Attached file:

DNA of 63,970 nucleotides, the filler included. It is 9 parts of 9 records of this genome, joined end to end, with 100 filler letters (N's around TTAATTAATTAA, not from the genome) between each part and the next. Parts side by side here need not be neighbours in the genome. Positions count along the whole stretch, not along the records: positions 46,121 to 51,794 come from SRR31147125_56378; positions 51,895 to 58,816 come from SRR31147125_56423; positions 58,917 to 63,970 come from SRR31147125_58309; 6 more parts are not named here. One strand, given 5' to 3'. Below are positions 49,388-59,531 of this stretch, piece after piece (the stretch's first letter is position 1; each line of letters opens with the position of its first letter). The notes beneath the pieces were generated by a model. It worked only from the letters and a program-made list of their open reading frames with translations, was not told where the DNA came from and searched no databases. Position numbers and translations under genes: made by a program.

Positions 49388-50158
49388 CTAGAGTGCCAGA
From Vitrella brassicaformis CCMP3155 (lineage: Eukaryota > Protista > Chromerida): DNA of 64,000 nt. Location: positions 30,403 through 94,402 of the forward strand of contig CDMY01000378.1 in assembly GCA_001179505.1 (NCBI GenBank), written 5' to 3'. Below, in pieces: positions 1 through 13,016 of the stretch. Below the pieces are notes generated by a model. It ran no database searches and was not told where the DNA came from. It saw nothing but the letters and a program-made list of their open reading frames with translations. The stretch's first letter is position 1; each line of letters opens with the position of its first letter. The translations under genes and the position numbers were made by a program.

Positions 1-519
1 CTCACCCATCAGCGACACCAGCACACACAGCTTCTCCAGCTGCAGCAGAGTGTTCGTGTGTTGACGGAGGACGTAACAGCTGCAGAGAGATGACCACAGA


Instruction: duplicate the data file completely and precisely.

DNA of 63,970 nucleotides, the filler included. It is 9 parts of 9 records of this genome, joined end to end, with 100 filler letters (N's around TTAATTAATTAA, not from the genome) between each part and the next. Parts side by side here need not be neighbours in the genome. Positions count along the whole stretch, not along the records: positions 46,121 to 51,794 come from SRR31147125_56378; positions 51,895 to 58,816 come from SRR31147125_56423; positions 58,917 to 63,970 come from SRR31147125_58309; 6 more parts are not named here. One strand, given 5' to 3'. Below are positions 49,388-59,531 of this stretch, piece after piece (the stretch's first letter is position 1; each line of letters opens with the position of its first letter). The notes beneath the pieces were generated by a model. It worked only from the letters and a program-made list of their open reading frames with translations, was not told where the DNA came from and searched no databases. Position numbers and translations under genes: made by a program.

Positions 49388-50158
49388 CTAGAGTGCCAGA
From Vitrella brassicaformis CCMP3155 (lineage: Eukaryota > Protista > Chromerida): DNA of 64,000 nt. Location: positions 30,403 through 94,402 of the forward strand of contig CDMY01000378.1 in assembly GCA_001179505.1 (NCBI GenBank), written 5' to 3'. Below, in pieces: positions 1 through 13,016 of the stretch. Below the pieces are notes generated by a model. It ran no database searches and was not told where the DNA came from. It saw nothing but the letters and a program-made list of their open reading frames with translations. The stretch's first letter is position 1; each line of letters opens with the position of its first letter. The translations under genes and the position numbers were made by a program.

Positions 1-519
1 CTCACCCATCAGCGACACCAGCACACACAGCTTCTCCAGCTGCAGCAGAGTGTTCGTGTGTTGACGGAGGACGTAACAGCTGCAGAGAGATGACCACAGA